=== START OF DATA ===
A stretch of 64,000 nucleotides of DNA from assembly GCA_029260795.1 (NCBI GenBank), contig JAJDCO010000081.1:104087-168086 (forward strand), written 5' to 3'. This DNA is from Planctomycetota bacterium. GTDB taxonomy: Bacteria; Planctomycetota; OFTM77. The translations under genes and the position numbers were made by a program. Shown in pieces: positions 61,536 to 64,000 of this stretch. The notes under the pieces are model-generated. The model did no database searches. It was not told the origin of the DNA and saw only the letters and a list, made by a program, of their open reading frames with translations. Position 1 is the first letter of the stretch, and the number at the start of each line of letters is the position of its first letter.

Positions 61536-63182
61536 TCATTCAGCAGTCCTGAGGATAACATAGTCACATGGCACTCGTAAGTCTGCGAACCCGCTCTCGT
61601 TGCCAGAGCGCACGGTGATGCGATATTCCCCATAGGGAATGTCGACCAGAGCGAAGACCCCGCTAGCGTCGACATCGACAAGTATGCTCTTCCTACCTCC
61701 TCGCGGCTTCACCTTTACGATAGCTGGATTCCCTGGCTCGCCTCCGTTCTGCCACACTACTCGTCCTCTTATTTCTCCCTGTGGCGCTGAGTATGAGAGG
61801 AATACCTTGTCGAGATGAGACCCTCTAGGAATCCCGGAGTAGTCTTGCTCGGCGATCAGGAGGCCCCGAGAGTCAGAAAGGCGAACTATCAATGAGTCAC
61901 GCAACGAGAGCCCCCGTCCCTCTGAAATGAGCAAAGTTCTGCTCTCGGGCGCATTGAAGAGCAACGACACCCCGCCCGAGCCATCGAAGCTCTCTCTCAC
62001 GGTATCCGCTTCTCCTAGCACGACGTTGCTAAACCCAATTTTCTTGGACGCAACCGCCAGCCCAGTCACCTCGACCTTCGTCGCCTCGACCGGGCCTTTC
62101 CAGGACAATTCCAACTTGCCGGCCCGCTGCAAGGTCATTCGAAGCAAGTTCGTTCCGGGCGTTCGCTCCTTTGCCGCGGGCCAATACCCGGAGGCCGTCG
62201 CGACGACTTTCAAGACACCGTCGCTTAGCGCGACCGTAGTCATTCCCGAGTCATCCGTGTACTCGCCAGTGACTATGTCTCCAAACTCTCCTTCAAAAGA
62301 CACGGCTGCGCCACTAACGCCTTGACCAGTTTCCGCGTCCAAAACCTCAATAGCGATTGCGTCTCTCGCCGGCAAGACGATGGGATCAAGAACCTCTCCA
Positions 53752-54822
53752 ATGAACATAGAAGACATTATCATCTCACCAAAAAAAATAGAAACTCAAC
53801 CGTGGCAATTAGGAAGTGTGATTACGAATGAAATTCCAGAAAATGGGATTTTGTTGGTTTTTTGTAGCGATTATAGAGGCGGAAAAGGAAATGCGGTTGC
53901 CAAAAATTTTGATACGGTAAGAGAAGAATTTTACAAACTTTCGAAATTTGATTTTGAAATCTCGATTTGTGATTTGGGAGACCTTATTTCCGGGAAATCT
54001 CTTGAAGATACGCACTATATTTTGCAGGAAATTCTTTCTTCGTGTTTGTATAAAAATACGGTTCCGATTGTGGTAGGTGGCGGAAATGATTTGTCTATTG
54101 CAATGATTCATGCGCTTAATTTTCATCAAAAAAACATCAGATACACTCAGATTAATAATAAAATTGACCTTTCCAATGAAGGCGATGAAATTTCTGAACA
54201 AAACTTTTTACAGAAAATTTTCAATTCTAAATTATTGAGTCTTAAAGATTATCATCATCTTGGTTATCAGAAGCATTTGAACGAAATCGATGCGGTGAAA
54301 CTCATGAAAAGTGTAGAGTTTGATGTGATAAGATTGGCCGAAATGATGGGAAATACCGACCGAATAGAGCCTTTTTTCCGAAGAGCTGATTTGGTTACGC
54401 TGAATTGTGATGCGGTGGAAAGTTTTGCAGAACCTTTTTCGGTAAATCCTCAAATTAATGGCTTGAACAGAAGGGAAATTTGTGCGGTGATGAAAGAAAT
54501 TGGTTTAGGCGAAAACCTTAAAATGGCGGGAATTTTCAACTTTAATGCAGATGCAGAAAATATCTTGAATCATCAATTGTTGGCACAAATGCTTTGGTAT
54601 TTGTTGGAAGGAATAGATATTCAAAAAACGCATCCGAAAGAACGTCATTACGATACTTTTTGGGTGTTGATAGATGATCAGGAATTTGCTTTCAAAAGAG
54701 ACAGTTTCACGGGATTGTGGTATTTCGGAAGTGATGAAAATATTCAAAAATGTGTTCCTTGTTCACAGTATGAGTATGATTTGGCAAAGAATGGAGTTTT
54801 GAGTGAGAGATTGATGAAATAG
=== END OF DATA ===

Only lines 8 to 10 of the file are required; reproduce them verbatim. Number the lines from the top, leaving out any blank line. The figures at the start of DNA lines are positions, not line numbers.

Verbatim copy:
62001 GGTATCCGCTTCTCCTAGCACGACGTTGCTAAACCCAATTTTCTTGGACGCAACCGCCAGCCCAGTCACCTCGACCTTCGTCGCCTCGACCGGGCCTTTC
62101 CAGGACAATTCCAACTTGCCGGCCCGCTGCAAGGTCATTCGAAGCAAGTTCGTTCCGGGCGTTCGCTCCTTTGCCGCGGGCCAATACCCGGAGGCCGTCG
62201 CGACGACTTTCAAGACACCGTCGCTTAGCGCGACCGTAGTCATTCCCGAGTCATCCGTGTACTCGCCAGTGACTATGTCTCCAAACTCTCCTTCAAAAGA